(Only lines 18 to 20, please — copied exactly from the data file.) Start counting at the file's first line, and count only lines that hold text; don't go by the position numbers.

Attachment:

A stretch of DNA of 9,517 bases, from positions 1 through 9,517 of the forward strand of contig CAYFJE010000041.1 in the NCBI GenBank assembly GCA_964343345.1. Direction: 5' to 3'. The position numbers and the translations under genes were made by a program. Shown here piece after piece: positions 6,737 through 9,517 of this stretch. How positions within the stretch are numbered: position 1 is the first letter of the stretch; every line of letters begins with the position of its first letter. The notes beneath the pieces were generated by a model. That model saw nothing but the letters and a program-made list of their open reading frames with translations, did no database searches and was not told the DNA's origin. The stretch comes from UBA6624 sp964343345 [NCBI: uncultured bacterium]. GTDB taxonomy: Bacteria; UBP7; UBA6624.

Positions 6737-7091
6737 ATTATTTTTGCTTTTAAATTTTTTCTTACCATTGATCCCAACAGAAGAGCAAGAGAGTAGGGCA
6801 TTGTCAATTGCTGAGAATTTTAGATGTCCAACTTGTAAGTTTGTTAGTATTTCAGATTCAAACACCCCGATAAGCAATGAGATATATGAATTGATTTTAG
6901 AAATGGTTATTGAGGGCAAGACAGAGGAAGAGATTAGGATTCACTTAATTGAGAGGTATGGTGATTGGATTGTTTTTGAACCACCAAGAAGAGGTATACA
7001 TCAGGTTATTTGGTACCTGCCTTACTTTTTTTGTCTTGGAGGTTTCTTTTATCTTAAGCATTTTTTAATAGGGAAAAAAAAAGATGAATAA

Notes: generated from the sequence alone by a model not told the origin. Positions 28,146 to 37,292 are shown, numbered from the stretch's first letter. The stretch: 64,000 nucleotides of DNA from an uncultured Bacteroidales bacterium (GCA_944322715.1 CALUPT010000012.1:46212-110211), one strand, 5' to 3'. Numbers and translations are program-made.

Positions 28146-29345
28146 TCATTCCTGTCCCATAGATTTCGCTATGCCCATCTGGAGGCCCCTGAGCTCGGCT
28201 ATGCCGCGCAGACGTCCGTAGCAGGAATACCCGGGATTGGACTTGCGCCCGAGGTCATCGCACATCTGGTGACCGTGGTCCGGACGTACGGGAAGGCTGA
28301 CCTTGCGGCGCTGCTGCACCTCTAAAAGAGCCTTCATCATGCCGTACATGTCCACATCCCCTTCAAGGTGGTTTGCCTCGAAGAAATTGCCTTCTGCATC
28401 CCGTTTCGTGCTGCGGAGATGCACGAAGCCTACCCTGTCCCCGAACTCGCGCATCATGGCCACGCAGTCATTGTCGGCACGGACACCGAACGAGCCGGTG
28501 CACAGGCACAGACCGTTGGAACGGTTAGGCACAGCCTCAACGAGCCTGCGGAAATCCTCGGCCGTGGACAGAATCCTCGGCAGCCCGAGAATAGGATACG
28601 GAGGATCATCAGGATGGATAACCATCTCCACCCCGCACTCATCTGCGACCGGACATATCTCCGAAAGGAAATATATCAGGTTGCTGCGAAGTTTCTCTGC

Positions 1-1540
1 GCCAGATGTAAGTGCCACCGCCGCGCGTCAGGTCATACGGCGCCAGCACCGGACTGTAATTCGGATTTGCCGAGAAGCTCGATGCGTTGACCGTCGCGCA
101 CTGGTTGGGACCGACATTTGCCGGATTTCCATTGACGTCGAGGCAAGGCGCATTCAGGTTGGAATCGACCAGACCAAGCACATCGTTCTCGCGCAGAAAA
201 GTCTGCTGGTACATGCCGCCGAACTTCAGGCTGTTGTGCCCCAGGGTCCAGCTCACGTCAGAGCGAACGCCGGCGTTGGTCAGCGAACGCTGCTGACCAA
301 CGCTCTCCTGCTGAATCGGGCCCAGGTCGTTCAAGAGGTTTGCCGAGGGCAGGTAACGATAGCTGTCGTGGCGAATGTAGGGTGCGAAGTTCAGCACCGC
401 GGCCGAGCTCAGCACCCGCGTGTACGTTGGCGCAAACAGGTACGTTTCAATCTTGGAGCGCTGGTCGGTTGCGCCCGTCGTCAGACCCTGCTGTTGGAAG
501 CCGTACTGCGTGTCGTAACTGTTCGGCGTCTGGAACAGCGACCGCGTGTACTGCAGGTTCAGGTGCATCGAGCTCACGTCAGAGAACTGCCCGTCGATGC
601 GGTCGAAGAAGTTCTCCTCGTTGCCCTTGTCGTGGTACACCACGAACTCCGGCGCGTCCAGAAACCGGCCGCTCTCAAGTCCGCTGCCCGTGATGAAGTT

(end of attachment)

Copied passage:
201 GTCTGCTGGTACATGCCGCCGAACTTCAGGCTGTTGTGCCCCAGGGTCCAGCTCACGTCAGAGCGAACGCCGGCGTTGGTCAGCGAACGCTGCTGACCAA
301 CGCTCTCCTGCTGAATCGGGCCCAGGTCGTTCAAGAGGTTTGCCGAGGGCAGGTAACGATAGCTGTCGTGGCGAATGTAGGGTGCGAAGTTCAGCACCGC
401 GGCCGAGCTCAGCACCCGCGTGTACGTTGGCGCAAACAGGTACGTTTCAATCTTGGAGCGCTGGTCGGTTGCGCCCGTCGTCAGACCCTGCTGTTGGAAG